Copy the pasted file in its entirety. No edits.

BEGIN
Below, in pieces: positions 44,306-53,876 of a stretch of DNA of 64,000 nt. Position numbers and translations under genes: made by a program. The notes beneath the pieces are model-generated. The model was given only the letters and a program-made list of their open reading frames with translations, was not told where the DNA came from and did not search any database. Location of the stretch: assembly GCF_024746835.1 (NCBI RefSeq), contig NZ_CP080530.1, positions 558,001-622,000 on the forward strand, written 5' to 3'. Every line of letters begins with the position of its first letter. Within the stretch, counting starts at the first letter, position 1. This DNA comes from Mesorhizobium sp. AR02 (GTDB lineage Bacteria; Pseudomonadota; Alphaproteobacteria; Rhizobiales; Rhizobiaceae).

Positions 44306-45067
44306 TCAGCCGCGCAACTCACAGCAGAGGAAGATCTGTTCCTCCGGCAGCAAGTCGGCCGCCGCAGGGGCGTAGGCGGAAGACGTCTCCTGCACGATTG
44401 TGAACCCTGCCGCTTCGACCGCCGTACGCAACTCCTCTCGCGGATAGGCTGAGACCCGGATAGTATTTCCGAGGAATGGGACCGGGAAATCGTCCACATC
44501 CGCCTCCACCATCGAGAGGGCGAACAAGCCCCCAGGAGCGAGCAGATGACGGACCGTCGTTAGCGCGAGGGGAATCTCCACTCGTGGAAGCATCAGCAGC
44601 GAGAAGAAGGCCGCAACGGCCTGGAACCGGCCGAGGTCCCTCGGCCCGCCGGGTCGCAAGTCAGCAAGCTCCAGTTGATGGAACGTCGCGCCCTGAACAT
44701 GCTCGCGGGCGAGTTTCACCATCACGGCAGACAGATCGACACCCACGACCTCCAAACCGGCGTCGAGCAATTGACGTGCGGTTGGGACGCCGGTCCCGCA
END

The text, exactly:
Below, in pieces: positions 44,306-53,876 of a stretch of DNA of 64,000 nt. Position numbers and translations under genes: made by a program. The notes beneath the pieces are model-generated. The model was given only the letters and a program-made list of their open reading frames with translations, was not told where the DNA came from and did not search any database. Location of the stretch: assembly GCF_024746835.1 (NCBI RefSeq), contig NZ_CP080530.1, positions 558,001-622,000 on the forward strand, written 5' to 3'. Every line of letters begins with the position of its first letter. Within the stretch, counting starts at the first letter, position 1. This DNA comes from Mesorhizobium sp. AR02 (GTDB lineage Bacteria; Pseudomonadota; Alphaproteobacteria; Rhizobiales; Rhizobiaceae).

Positions 44306-45067
44306 TCAGCCGCGCAACTCACAGCAGAGGAAGATCTGTTCCTCCGGCAGCAAGTCGGCCGCCGCAGGGGCGTAGGCGGAAGACGTCTCCTGCACGATTG
44401 TGAACCCTGCCGCTTCGACCGCCGTACGCAACTCCTCTCGCGGATAGGCTGAGACCCGGATAGTATTTCCGAGGAATGGGACCGGGAAATCGTCCACATC
44501 CGCCTCCACCATCGAGAGGGCGAACAAGCCCCCAGGAGCGAGCAGATGACGGACCGTCGTTAGCGCGAGGGGAATCTCCACTCGTGGAAGCATCAGCAGC
44601 GAGAAGAAGGCCGCAACGGCCTGGAACCGGCCGAGGTCCCTCGGCCCGCCGGGTCGCAAGTCAGCAAGCTCCAGTTGATGGAACGTCGCGCCCTGAACAT
44701 GCTCGCGGGCGAGTTTCACCATCACGGCAGACAGATCGACACCCACGACCTCCAAACCGGCGTCGAGCAATTGACGTGCGGTTGGGACGCCGGTCCCGCA